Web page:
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Microsoft financials Jan-March 2015

Microsoft has released figures for its third quarter, ending March 31st 2015. Here is my simple summary of the figures showing the segment breakdown:

Quarter ending  March 31st 2015 vs quarter ending March 31st 2014, $millions

Segment Revenue Change Gross margin Change
Devices and Consumer Licensing 3476 -1121 3210 -807
Computing and Gaming Hardware 1800 -72 414 +156
Phone Hardware 1397 N/A -4 N/A
Devices and Consumer Other 2280 +456 566 +175
Commercial Licensing 10036 -299 9975 -157
Commercial Other 2760 +858 1144 +669

The figures form a familiar pattern: Windows and shrink-wrap (non-subscription) Office is down, reflecting weak PC sales and the advent of free Windows at the low end, but subscription sales are up and cloud is booming. See the foot of this post for an explanation of Microsoft’s confusing segment breakdown.

Microsoft says that Surface Pro 3 is doing well (revenue of $713 million) and this is reflected in the Devices figures. Commercial cloud (Office 365, Azure and Dynamics) is up 106% year on year.

Cloud aside, it is impressive that server products reported a 12% year on year increase in revenue. This is the kind of business that you would expect to be hit by cloud migration, though I am not sure how Microsoft accounts for things like SQL Server licenses deployed on Azure.

Xbox One is disappointing, bearing in mind the success of the Xbox 360. Microsoft managed to lose out to Sony’s PlayStation 4 with its botched launch and market share will be hard to claw back.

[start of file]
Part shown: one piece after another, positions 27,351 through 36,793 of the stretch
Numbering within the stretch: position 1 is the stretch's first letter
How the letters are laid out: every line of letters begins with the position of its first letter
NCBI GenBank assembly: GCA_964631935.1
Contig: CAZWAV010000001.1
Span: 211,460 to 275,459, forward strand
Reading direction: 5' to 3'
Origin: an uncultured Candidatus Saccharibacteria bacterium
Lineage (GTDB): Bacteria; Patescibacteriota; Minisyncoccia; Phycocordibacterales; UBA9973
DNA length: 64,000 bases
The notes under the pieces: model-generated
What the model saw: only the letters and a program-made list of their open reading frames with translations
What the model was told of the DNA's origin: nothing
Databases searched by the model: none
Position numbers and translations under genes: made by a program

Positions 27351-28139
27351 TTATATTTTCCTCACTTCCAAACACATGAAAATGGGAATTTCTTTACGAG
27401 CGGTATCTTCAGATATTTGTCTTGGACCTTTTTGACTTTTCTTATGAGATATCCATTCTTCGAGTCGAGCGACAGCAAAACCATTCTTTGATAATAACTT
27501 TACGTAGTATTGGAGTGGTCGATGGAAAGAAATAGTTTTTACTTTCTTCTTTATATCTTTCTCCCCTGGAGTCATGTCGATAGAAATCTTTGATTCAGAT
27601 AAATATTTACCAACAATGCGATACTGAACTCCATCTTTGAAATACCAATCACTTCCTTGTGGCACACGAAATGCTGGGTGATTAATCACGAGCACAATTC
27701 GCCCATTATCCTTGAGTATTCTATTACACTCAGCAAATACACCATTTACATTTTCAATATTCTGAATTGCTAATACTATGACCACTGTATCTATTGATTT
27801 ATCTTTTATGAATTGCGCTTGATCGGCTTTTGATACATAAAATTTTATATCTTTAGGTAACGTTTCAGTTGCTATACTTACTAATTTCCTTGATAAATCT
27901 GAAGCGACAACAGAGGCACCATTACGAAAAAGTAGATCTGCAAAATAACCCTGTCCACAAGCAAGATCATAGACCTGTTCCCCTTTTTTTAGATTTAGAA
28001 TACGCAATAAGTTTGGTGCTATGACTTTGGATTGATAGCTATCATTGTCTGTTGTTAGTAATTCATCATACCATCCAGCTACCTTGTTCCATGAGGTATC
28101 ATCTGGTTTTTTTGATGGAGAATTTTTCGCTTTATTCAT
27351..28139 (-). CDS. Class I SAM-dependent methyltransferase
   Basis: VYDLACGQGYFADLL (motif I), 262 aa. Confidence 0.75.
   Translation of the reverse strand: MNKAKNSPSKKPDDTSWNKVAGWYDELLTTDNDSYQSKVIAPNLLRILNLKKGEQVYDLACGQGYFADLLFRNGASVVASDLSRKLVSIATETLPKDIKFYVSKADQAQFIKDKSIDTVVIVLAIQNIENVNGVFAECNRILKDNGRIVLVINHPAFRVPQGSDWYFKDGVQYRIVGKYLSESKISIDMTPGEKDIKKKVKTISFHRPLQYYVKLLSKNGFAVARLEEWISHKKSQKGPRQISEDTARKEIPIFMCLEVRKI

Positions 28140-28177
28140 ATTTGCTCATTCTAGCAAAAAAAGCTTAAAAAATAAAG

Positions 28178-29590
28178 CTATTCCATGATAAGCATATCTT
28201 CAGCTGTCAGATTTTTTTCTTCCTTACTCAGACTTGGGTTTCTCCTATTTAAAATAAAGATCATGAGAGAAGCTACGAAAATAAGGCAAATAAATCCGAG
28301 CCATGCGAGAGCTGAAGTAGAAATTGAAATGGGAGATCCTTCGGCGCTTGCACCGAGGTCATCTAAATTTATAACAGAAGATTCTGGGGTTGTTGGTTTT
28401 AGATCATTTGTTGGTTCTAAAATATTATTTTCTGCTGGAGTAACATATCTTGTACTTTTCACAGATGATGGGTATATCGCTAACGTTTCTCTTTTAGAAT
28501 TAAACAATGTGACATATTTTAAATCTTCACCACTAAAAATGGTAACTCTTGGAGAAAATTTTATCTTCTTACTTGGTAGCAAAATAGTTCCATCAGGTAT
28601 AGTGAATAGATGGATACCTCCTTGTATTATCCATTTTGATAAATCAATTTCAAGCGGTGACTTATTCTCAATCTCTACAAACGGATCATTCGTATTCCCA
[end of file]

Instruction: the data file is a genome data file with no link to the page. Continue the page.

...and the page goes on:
Microsoft reports 8.6 million Lumias sold, the majority being low-end devices. Not too bad for a platform many dismiss, but still treading water and miles behind iOS and Android.

The company remains a huge money-making machine though, and Office 365 is doing well. A few years ago it looked as if cloud and mobile could destroy Microsoft, but so far that is not the case at all, though its business is changing.

Microsoft’s segments summarised

Devices and Consumer Licensing: non-volume and non-subscription licensing of Windows, Office, Windows Phone, and “ related patent licensing; and certain other patent licensing revenue” – all those Android royalties?

Computing and Gaming Hardware: the Xbox One and 360, Xbox Live subscriptions, Surface, and Microsoft PC accessories.

Devices and Consumer Other: Resale, including Windows Store, Xbox Live transactions (other than subscriptions), Windows Phone Marketplace; search advertising; display advertising; Office 365 Home Premium subscriptions; Microsoft Studios (games), retail stores.

Commercial Licensing: server products, including Windows Server, Microsoft SQL Server, Visual Studio, System Center, and Windows Embedded; volume licensing of Windows, Office, Exchange, SharePoint, and Lync; Microsoft Dynamics business solutions, excluding Dynamics CRM Online; Skype.

Commercial Other: Enterprise Services, including support and consulting; Office 365 (excluding Office 365 Home Premium), other Microsoft Office online offerings, and Dynamics CRM Online; Windows Azure.

Related posts:

  1. Microsoft financials: record revenue, consumer sales declining in drift towards Enterprise
  2. Microsoft Financials
  3. Microsoft financials: strong quarter especially in cloud services. We have a very different way to think about Windows says Nadella
  4. Microsoft financials show robust performance, Office in transition to subscription, both cloud and server growth
  5. Microsoft Financials show cloud growth, Nokia loss

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